Monday, December 10, 2007

The church security guard speaks!

Here is a just released interview. It was Jeanne Assam who suggested beefing up the security in the wake of the previous night's shooting. "Assam worked as a police officer in downtown Minneapolis during the 1990s and is licensed to carry a weapon. She attends one of the morning services and then volunteers as a guard during another service." The circumstances were not good.
New Life's Senior Pastor Brady Boyd called Assam "a real hero" because Murray "had enough ammunition on him to cause a lot of damage."..."There was chaos," Assam said, as parishioners ran away."...Boyd said there are 15 to 20 security people at the church. All are volunteers but the only ones armed are those who are licensed to carry weapons.
About 7,000 people were on the church campus at the time of the shooting, said Boyd.

shooter NOT killed by church security guard!

UPDATE: The last bullet was his own. But the security guard still deserves credit for stopping the rampage with her deadly force.

Here is the quote.
The black-clad gunman who attacked worshippers at New Life Church in Colorado Springs, initially killing one and wounding four, was killed by “a courageous security staff member,” Colorado Springs Police Chief Richard Myers said.
update: Security guard is Jeanne Assam, see post for more info.

Conflicting emotions well up when I read this. The first is "Whew." The second is "who?" The third is "why?" Then guilt, for being glad someone was killed, then justice, for being glad a random murderer was stopped forever, then satisfaction for the innocents that were protected. It is a fact that some churches have security teams that carry concealed weapons for protection. Large churches, especially, are an attractive location to pychopaths who want to go down in infamy, just like malls and school are. And like malls and schools, churches have been locations of shootings in the past. In this rare case, security got to the shooter before he could empty his magazine's last shot on himself.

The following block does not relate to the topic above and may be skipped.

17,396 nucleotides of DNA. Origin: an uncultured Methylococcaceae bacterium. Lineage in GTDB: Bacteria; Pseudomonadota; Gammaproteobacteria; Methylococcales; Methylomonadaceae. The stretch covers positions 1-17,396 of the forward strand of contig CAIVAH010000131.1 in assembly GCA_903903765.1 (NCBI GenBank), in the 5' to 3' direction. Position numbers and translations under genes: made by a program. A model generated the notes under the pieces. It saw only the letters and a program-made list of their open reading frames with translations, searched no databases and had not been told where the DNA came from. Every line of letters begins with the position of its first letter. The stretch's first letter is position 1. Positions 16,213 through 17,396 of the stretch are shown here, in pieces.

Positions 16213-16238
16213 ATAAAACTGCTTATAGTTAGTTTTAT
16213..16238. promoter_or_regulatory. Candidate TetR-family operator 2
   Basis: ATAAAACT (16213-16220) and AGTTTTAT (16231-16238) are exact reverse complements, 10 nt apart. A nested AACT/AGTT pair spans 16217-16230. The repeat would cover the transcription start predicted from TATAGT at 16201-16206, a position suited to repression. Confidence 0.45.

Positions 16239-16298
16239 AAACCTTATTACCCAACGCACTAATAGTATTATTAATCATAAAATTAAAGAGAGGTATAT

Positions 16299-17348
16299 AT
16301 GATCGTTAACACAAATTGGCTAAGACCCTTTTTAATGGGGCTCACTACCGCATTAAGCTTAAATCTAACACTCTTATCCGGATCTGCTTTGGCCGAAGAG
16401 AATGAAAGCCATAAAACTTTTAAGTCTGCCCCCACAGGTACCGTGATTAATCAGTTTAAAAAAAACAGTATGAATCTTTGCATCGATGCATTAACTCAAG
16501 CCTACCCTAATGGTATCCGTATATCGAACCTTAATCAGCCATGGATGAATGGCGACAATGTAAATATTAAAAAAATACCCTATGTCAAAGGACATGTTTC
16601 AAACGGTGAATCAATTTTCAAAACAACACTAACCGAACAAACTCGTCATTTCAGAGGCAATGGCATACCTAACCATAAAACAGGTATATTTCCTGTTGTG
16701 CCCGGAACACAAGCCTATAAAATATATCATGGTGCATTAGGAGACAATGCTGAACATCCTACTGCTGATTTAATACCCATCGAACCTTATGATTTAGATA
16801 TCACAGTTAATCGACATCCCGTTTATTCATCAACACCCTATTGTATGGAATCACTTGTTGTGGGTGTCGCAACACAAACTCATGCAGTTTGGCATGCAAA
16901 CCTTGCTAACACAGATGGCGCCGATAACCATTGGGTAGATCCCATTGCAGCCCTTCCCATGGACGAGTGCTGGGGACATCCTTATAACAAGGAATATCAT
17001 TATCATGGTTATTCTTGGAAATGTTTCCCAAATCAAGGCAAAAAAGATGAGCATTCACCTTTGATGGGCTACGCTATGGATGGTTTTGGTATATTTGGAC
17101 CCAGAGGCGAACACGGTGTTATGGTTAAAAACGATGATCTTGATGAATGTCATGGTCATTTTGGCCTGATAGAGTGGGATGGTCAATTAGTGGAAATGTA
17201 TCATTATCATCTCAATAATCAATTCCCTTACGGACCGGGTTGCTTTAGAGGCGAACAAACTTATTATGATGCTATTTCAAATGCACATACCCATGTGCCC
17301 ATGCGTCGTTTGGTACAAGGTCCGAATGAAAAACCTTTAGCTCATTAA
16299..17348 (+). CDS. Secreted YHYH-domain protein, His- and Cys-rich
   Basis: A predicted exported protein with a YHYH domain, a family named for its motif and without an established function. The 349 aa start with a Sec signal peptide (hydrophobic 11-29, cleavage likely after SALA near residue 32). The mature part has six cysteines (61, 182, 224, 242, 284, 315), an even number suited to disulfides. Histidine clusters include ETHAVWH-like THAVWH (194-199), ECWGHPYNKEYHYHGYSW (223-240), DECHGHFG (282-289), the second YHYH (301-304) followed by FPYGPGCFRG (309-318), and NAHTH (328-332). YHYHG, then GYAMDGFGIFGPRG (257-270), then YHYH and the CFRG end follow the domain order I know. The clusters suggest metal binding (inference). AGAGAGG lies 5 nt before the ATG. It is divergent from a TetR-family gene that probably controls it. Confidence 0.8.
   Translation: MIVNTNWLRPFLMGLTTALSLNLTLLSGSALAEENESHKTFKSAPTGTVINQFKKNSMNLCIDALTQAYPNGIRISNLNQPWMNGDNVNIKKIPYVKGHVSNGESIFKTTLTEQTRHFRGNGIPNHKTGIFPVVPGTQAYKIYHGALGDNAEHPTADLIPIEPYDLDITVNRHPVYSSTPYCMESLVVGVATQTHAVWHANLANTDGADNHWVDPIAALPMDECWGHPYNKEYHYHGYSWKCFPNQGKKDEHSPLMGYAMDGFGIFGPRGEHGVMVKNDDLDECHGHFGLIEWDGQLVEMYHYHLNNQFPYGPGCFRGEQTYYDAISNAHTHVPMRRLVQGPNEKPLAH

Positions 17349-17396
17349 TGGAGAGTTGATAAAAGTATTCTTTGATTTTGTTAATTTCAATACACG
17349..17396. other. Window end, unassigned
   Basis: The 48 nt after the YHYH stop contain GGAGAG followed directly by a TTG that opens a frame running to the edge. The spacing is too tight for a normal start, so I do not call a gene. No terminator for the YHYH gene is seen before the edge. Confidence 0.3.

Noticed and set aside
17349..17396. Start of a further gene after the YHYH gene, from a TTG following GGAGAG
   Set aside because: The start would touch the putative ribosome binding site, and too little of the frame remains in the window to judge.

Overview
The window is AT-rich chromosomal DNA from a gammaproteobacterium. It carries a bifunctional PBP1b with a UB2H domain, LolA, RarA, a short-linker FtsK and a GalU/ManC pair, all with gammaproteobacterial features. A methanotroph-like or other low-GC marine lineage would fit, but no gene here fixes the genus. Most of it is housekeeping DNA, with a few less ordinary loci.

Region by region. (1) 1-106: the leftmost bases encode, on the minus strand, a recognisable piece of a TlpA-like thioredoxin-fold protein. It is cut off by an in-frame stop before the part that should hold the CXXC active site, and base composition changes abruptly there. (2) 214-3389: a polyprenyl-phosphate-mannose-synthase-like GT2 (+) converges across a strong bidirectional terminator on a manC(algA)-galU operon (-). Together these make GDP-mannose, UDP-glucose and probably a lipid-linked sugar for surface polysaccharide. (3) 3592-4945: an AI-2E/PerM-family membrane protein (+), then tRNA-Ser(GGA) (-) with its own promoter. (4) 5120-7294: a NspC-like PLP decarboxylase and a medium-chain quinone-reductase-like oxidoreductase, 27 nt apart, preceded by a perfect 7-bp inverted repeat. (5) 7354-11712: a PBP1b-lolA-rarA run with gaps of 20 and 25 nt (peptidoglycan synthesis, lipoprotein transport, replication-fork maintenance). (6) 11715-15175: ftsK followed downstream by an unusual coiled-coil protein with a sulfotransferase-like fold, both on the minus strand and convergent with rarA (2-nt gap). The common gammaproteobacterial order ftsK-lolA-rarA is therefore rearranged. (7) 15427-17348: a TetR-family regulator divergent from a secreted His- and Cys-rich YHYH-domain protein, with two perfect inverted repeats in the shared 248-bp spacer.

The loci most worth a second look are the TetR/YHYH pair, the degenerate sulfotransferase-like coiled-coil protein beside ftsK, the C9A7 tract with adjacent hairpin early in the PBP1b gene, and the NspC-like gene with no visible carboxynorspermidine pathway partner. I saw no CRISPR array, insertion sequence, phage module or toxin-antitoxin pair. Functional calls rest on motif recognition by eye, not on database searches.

But should Christians just lie down and paint targets on their chest? Is that Jesus's ethic?

Jesus's ethic includes protecting the innocent. The guy was shooting the church up at the end of the service when families were walking out. It's not Jesus's ethic to let children be undefended in the presence of deadly violence. It's not just children who are worth defending. Every congregant's life is worth protecting. Perhaps, ideally, the security guard would have been able to shoot the gun out of his hand, but pistols are dreadfully inaccurate and the best chance of a stopping force is at the largest target, the chest. The security guard wanted to stop the threat and not kill someone. Her intention was protection not murder, unlike the shooter's.

In summary,
  • it is good the church's security team is armed, 
  • it is good the arms were helpful in stopping the violence, 
  • it is not ideal that the shooter was killed, 
  • but it was justified in my understanding of the Kingdom of God.

For further research see these four posts (a, b, c, d) on the 6th commandment, do not murder.

Sunday, December 09, 2007

pray for the YWAM shooting victims

See follow-up post to this one.
one report
The first shooting occurred in Arvada, a suburb of Denver, in the early hours of Sunday when a young gunman opened fire at a Christian missionary center. Two staff members in their mid-20s were killed and two others wounded. [follow up post and links on victims and shooter - jpu]
The gunman fled the shooting in Arvada before authorities reached the scene.
About 12 hours later five people were killed -- including the suspected attacker -- in a shooting near a church in Colorado Springs.
El Paso County Sheriff Terry Maketa told AFP there was "one gunman down" and "four deceased, possibly one wounded" in the incident but said the toll was "preliminary."
It remained unclear if the shootings were related but police in Arvada said they were working with their counterparts in Colorado Springs to determine if there was a link between the two assaults, said Arvada's police chief, Don Wick.

more news here
YWAM's homepage has a press release with photos of some of the victims.
Peter Warren, the Director of Youth with a Mission Denver says they had just finished a Christmas banquet when the suspect arrived and asked a 22-year-old woman from Minnesota if he could be housed for the evening. When she told him they could not house him, that's when, Warren says, the suspect opened fired with an automatic handgun, hitting four people. Police say they do not know whether the shooting was random or if there was a motive.